How the Letter X Became the Sexiest Letter in the Alphabet
For a letter that isn’t used a lot, X has always had a lot of meanings, going way back to long, long before an X-rating was a thing. It’s a simple symbol, two lines that cross, which means it crops up in most written languages. It’s the Roman numeral for 10, the Greek letter chi, and there are characters resembling it in Arabic, Chinese, Japanese, old runic systems and, well, pretty much everything.
Due to its simplicity as a symbol, it could mean pretty much anything. It could be used as a number, an abbreviation for Christ (which, in Greek, begins with chi) or as a way of marking something as done — these last two meanings led us to the word “Xmas” and triple-distilled moonshine bottles being labeled with XXX. Even illiterate people could just about handle making a cross, so they’d sign their name with an X.
When algebra was codified in the 17th century, Rene Descartes (of “I think therefore I am” fame) used a lower-case X as a symbol for an unknown number, making its mysterious status somewhat “official.”
This was the meaning implied when Generation X was named, to reflect their perceived desire not to be defined. An essay by Paul Fussell, which indirectly (via Billy Idol and Douglas Coupland) led to the name, described “a category of people who wanted to hop off the merry-go-round of status, money and social climbing that so often frames modern existence.” Malcolm X adopted the letter as his surname to symbolize the mystery surrounding the true African lineage that had been stolen from him. In fact, at one point he and Redd Foxx worked in a kitchen together — one kitchen, two icons, three Xs.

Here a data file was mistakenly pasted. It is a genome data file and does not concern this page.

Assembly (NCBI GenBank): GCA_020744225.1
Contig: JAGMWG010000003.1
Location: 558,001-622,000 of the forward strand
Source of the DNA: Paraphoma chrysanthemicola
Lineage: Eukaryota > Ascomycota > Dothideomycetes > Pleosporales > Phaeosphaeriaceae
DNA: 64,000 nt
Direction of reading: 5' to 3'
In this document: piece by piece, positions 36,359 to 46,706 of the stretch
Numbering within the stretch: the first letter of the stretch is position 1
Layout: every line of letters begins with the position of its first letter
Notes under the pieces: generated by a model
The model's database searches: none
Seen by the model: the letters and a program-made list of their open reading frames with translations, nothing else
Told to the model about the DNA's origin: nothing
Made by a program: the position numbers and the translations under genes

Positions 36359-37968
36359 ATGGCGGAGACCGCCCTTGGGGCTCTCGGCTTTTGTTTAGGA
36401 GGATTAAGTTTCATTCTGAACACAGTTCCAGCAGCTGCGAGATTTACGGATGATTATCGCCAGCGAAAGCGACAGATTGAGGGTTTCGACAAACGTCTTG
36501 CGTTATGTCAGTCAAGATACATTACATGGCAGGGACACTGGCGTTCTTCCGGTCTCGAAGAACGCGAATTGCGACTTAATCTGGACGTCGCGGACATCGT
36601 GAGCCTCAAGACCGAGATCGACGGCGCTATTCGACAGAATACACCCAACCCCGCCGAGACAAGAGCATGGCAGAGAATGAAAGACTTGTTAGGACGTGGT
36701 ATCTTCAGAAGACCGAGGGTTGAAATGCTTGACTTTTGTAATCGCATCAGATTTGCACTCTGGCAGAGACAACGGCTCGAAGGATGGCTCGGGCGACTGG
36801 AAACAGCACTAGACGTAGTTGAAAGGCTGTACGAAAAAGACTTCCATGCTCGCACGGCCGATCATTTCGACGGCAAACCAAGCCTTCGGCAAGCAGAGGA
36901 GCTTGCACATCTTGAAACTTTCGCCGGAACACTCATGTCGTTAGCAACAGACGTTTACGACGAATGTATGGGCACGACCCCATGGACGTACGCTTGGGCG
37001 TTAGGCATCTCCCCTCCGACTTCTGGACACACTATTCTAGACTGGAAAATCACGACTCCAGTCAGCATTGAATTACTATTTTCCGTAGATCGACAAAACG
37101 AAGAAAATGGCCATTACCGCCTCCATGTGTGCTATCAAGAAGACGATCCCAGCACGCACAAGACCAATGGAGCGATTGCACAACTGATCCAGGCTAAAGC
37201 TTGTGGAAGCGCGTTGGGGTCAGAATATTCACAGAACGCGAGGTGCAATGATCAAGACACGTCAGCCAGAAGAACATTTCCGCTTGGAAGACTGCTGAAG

Xclusivity Equals Xcellence
X is definitely a cool letter. Part of it stems from rarity — it’s the third least-used letter in the English language (after Z and Q), and would be the least used if not for the prefix ex-, which tends to come on cool, adventurous-sounding words — explicit, excessive, extramarital, extremities, exploration.
If treasure on a treasure map was marked with a T, it would make more sense, but you wouldn’t bother looking for it. Marked with an X, though? That shit’s exciting. (Probably never happened in real life though — Treasure Island author Robert Louis Stevenson invented the idea.)
The 1990s was a great period for fans of the letter — Gen X sat down to watch The X-Files and Xena: Warrior Princess (as well as, in Canada, Lexx, starring Xenia Seeberg as Xev, a ridiculous amount of Xs), or enjoyed the comics explosion spearheaded by X-Men (featuring characters such as Professor X, Weapon X, X-Man, the team X-Force and so on), or enjoyed seeing the wrestlers of D-Generation X , including X-Pac, make large X symbols across their crotches with their arms. In music, there’s X Japan, Xzibit, XXXTentacion, Lil Nas X, Static-X, XTC, X-Ray Spex, Terminator X, X-Ecutioners, DMX, The xx, Liberty X, MXPX and plenty, plenty more. Christina Aguilera briefly rebranded herself Xtina at one point.
If any other letter was drawn on the backs of people’s hands when entering bars to show that they were underage, there’s no way it would have gone on to be embraced as a symbol of a movement, but that’s exactly what happened with straight-edge — the Xs Sharpied onto young punks’ hands were adopted, tattooed on countless people and integrated into band names